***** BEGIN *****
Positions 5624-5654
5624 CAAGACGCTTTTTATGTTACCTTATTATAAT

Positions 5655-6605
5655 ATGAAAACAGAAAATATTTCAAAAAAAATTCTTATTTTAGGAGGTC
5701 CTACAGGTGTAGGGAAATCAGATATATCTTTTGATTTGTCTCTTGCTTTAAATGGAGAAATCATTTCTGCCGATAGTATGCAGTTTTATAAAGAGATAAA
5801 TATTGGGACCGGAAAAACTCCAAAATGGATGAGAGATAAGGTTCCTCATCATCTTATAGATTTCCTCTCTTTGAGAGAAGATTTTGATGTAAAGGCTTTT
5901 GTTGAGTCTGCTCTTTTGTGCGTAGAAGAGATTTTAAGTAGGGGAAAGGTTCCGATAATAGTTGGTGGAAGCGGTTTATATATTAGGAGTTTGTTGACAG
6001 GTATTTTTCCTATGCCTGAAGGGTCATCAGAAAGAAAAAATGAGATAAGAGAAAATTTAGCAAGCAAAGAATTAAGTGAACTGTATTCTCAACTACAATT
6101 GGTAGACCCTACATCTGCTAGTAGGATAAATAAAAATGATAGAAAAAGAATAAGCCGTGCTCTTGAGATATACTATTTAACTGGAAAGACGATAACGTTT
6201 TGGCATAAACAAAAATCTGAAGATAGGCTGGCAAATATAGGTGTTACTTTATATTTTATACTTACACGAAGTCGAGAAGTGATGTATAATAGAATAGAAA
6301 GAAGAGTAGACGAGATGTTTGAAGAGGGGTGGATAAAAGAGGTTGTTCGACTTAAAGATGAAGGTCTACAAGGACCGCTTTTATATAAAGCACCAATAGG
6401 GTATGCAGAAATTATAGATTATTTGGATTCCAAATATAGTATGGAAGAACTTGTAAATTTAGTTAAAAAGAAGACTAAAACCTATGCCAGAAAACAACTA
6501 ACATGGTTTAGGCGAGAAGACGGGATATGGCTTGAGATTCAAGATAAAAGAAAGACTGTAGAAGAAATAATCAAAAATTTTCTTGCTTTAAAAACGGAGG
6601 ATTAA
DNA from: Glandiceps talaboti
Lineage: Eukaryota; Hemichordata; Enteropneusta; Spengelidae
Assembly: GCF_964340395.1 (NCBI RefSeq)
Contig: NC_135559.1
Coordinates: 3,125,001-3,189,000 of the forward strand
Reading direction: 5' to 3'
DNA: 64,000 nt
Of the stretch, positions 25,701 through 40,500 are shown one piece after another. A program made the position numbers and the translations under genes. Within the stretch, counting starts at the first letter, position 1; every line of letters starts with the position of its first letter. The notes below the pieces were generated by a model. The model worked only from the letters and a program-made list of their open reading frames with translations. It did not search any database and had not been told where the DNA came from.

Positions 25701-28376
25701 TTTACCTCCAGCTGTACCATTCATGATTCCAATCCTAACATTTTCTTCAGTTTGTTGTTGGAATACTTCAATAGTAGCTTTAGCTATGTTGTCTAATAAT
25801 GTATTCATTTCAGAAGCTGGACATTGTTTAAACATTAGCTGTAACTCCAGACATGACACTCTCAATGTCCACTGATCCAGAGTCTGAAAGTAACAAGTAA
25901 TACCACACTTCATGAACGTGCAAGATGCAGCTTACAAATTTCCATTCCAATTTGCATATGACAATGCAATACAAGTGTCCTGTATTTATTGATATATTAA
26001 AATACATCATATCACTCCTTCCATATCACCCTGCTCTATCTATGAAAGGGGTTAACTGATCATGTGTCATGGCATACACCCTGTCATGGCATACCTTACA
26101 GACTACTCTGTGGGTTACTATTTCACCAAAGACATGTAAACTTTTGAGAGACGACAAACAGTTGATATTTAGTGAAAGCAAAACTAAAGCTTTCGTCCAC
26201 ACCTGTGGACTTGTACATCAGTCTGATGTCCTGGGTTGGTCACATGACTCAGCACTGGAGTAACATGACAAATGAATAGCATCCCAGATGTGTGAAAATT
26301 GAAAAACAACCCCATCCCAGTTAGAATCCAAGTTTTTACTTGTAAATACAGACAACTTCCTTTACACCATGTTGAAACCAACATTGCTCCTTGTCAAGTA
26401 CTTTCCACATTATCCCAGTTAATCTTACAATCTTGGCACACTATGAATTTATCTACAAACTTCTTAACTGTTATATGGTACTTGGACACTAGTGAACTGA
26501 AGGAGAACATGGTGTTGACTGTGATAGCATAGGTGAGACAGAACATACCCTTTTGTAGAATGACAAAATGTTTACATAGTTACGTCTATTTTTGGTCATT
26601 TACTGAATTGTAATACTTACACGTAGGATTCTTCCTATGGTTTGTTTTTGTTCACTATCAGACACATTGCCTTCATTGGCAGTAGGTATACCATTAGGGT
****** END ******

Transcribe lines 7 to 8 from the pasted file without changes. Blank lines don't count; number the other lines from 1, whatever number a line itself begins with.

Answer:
5901 GTTGAGTCTGCTCTTTTGTGCGTAGAAGAGATTTTAAGTAGGGGAAAGGTTCCGATAATAGTTGGTGGAAGCGGTTTATATATTAGGAGTTTGTTGACAG
6001 GTATTTTTCCTATGCCTGAAGGGTCATCAGAAAGAAAAAATGAGATAAGAGAAAATTTAGCAAGCAAAGAATTAAGTGAACTGTATTCTCAACTACAATT